Brave Story New Traveler scores a 9 out of 10.

What would you write in your Brave Story New Traveler review? Are there other great JRPGs out for the PSP? Who was your favorite character in Brave Story New Traveler? Let me know your thoughts and comments on Brave Story New Traveler, I’d love to read them.

Aces of the Luftwaffe Squadron Review

Shoot ’em ups were in a renaissance in the late 2010s. It seemed like indie, and small-time developers had found a niche market for old-school lovers of the shmup genre. In 2018, Handy-Games GmbH developed and published Aces of the Luftwaffe for the Xbox One. This Shmup would combine nazis, futuristic technology, and a cast of pilots. Would the combination fly high or would it be shot down before getting off the ground? Hop in that cockpit, we’re flying into this Aces of the Luftwaffe review.

Aces of the Luftwaffe Plot:

In my Aces of the Luftwaffe Squadron review, I was able to take control of two different squadrons each with a set of different characters. On one side are the Nazi pilots, while the other side has the Allies. There isn’t a ton of plot to this shmup, and that’s okay I wasn’t expecting one. Most Shmups are judged on the gameplay with plots being a bonus. Here’s a brief blurb on the plot for my Aces of the Luftwaffe Squadron review.

“Every end is a new beginning! When Europe seemed to be freed, a secret German commando called The Aces of the Luftwaffe took their chance to strike back and invade the USA! It’s your duty to restore peace and liberty by climbing aboard deadly wings of steel and fight against their fearsome war machines in bombastic air battles!”

Each squad has different character tropes with a leader commanding the way, two personality-driven characters, and then one really strange character who is silent, crazy, or stupid. I didn’t care much for the characters, not because they didn’t connect with me, but because they came off as… well not important.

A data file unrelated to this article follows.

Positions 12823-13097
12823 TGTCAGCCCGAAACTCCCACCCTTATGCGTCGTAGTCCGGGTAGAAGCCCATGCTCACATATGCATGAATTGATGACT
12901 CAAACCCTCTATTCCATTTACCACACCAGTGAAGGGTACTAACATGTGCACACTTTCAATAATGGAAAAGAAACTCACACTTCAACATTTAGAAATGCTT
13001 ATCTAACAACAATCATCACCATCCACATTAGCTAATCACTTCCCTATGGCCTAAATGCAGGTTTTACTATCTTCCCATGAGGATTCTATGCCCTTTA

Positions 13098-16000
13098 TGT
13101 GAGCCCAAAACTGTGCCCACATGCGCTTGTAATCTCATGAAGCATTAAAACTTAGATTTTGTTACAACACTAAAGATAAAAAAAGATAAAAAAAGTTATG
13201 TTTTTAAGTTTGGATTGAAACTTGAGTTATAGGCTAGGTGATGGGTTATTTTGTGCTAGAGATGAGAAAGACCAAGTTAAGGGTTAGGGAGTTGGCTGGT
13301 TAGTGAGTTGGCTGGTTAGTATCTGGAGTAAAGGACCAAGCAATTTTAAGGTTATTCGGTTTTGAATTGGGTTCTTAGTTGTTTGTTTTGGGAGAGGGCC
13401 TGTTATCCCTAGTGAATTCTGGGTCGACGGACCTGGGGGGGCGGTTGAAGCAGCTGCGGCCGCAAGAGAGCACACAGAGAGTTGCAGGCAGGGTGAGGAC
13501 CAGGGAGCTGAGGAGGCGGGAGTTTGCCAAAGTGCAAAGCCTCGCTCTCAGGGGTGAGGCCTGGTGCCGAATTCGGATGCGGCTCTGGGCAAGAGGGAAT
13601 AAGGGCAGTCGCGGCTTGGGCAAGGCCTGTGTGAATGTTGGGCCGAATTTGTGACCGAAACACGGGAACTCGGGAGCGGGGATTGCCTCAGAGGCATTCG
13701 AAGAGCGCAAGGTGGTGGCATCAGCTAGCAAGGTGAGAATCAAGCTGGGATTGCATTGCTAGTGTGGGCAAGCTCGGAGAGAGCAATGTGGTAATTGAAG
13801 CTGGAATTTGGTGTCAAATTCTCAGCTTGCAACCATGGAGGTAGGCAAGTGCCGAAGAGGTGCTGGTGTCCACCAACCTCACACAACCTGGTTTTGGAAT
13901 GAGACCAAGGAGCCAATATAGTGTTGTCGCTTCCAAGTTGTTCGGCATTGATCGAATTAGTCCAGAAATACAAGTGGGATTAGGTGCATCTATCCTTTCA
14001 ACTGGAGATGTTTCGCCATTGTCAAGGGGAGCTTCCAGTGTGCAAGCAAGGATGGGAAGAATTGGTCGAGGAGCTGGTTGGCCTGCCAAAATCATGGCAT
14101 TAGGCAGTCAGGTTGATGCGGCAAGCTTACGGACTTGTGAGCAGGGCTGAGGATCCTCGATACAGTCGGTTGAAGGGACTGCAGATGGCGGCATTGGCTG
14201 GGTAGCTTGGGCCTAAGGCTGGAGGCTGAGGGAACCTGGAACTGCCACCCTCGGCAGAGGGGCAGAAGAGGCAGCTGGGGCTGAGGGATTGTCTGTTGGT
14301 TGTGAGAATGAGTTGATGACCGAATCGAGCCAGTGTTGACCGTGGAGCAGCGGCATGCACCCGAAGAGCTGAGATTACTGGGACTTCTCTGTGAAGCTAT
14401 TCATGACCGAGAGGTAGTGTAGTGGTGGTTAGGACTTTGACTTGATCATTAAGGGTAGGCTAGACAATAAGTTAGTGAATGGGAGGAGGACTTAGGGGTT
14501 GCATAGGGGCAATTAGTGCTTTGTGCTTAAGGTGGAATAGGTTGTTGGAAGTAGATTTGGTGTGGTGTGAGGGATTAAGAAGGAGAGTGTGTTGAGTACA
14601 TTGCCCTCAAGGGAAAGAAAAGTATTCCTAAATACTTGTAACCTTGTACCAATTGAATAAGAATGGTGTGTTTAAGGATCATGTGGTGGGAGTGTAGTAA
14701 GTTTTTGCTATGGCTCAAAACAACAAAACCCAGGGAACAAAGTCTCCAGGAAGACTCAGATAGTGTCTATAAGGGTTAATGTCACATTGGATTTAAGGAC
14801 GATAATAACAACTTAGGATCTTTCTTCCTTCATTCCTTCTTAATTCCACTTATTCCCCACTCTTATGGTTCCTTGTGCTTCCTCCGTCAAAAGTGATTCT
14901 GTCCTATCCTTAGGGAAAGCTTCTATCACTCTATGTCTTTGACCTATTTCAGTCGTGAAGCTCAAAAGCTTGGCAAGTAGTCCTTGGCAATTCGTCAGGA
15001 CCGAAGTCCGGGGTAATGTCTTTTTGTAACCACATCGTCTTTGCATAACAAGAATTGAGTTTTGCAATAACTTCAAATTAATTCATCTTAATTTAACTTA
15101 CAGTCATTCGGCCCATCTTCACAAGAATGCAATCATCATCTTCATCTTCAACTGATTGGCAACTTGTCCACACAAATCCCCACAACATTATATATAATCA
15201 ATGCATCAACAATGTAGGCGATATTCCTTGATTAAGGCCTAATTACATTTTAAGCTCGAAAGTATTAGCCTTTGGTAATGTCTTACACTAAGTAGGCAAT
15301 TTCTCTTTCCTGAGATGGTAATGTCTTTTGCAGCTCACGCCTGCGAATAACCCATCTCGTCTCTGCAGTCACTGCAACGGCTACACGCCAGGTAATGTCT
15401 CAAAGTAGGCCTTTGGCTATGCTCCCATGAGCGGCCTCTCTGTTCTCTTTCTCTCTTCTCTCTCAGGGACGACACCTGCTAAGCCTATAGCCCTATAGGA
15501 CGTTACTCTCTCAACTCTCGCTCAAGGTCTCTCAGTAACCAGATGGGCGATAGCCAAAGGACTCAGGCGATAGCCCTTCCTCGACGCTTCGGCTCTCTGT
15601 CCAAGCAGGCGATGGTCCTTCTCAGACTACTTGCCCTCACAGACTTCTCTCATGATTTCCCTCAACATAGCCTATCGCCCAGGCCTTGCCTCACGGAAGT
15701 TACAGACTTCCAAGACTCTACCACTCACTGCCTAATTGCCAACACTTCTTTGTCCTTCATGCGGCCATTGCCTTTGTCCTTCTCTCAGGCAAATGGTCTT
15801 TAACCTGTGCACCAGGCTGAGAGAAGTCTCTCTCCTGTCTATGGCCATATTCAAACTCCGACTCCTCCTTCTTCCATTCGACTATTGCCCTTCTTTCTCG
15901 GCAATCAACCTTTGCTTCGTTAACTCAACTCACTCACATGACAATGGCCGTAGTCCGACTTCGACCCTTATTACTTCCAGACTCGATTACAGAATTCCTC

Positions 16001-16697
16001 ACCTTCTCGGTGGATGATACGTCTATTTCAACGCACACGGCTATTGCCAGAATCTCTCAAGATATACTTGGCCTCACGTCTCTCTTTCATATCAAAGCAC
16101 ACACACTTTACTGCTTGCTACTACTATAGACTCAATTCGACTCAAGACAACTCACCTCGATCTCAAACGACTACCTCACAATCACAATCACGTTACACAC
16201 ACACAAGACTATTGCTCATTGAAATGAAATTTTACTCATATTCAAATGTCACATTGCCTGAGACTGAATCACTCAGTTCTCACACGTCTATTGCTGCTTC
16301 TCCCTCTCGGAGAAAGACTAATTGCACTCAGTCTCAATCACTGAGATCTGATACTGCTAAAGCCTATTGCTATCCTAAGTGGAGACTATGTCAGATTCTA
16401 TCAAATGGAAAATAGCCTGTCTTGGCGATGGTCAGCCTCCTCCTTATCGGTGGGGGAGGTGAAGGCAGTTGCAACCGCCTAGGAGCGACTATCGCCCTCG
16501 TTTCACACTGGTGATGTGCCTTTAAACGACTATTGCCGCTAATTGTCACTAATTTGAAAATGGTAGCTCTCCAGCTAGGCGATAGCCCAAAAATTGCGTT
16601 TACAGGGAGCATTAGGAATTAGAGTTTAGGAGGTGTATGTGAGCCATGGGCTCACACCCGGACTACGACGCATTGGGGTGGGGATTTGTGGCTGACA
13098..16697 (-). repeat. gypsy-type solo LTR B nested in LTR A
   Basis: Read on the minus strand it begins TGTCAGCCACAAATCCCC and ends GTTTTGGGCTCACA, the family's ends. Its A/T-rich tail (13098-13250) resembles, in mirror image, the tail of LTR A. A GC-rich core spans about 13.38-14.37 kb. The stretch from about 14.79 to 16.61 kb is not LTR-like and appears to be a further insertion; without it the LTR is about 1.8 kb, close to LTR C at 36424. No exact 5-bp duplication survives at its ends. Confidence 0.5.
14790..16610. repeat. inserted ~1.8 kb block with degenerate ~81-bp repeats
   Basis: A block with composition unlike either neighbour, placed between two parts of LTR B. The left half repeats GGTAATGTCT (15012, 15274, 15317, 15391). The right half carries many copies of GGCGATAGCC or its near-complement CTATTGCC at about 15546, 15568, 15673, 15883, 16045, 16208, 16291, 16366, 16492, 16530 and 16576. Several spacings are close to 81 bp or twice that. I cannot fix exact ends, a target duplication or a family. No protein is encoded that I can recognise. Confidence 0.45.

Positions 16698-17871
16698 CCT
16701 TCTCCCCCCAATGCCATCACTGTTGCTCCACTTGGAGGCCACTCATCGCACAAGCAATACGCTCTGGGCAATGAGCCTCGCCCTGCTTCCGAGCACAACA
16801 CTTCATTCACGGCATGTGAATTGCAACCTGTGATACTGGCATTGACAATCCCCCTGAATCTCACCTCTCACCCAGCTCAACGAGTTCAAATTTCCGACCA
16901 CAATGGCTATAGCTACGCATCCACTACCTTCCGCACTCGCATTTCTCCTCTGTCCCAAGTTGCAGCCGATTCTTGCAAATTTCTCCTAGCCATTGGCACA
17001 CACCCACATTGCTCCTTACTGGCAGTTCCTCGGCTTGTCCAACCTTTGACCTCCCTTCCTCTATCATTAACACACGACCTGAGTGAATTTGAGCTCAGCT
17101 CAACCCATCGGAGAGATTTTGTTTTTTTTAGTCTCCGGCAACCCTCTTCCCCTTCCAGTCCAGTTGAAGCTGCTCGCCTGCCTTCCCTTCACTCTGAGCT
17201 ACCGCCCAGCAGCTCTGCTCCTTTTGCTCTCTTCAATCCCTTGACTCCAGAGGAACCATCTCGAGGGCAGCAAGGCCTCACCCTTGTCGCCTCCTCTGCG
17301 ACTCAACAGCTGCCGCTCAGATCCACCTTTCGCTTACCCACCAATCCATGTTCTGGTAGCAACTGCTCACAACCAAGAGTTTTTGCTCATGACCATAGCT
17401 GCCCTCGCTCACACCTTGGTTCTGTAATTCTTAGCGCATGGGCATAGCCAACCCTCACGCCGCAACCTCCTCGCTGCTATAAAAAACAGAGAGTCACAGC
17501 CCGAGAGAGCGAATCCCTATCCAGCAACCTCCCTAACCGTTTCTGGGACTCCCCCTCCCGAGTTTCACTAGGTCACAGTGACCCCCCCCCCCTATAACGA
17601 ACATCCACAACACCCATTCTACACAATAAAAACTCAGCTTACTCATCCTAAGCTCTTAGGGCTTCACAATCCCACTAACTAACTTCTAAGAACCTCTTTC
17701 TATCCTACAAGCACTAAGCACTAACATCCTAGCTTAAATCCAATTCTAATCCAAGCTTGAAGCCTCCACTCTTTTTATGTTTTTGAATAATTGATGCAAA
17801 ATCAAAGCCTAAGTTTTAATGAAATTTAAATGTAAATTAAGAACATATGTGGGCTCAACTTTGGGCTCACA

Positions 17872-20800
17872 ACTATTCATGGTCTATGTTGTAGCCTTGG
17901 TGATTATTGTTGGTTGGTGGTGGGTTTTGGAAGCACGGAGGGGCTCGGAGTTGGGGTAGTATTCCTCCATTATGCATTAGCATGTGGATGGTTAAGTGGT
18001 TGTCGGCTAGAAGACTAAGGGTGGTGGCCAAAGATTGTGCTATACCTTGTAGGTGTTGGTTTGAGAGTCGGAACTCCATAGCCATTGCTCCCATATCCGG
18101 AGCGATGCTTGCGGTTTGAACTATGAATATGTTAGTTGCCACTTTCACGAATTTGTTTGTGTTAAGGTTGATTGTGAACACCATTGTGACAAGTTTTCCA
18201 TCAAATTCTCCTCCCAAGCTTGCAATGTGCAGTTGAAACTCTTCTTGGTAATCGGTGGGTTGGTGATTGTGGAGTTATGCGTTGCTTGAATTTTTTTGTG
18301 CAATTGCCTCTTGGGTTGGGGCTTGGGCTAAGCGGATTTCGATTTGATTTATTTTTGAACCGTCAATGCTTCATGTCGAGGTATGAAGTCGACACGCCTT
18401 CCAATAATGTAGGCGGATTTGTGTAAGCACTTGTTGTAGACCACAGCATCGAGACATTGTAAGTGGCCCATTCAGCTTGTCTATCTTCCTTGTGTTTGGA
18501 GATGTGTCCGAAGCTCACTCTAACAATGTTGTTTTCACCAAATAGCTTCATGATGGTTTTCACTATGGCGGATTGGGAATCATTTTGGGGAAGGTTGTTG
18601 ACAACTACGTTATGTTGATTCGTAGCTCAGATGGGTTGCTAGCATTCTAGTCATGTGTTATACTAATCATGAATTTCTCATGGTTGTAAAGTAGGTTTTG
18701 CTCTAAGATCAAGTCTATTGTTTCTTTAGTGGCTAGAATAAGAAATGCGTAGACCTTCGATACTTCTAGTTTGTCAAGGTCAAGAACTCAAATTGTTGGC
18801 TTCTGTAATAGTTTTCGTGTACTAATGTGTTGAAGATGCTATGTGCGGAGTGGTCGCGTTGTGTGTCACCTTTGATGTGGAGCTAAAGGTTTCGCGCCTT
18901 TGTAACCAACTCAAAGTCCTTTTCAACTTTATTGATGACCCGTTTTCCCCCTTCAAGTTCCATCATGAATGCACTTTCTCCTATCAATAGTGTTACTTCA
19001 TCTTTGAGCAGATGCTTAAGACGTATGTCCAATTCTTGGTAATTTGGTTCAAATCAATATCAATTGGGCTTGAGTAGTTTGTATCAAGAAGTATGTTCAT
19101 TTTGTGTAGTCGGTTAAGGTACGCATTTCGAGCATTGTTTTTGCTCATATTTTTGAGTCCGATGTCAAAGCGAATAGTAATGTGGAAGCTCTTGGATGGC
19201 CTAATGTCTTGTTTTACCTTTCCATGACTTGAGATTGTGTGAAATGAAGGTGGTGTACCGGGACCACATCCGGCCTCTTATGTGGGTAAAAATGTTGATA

Aces of the Luftwaffe Gameplay:

Aces of the Luftwaffe is a totally forgettable experience and that’s a good thing so I can erase this mess from my head. Booting up the game will take you back to 1995 PlayStation era loading times. I couldn’t believe how long it takes to load a level. At first, I made note of it, and then another 30 seconds went by so I wrote again how long it took, and then another minute goes by and I had time to write more notes on just how long it takes for missions to boot up. I have no idea why, the graphics are as plain jane as it gets and the action isn’t anything mind-blowing.

God bless the Aces of Luftwaffe marketing team for trying to hype this game up. Here’s what the marketing materials say paired with my thoughts from my Aces of the Luftwaffe review.

Action-packed Shoot ’em up with explosive special effects. (I saw zero special effects during both runs of my campaigns)

Captivating storyline with fully voiced characters. (The absolute worst voice acting I’ve heard in my gaming history. It could have been anyone that they pulled off the street and said “hey, do a cowboy accent”.

Epic co-op multiplayer for up to 4 players. (This may have been fun just to experience how bad this was together with friends but I didn’t try out multiplayer)

25 new levels and exciting missions. (More crap for you to slog through)

6 Brand New spectacular boss fights (I’ll give credit where credit is due. I enjoyed the boss fights)

Skill trees with individual abilities for each wingman (I didn’t see much difference in the improving my fighters but I’m sure it helped a little bit)

Challenging achievement system (I would win an achievement if I played the game on mute)

Creative Hapotics for gameplay and cut scenes (cut scenes? What cut scenes?)

Epic movie-like orchestral soundtrack (I don’t recall the music or soundtrack which isn’t a good thing)

So while the marketing was trying to push an epic game, that’s not what I received (and that’s okay) Here’s what I did like from my Aces of the Luftwaffe Squadron review.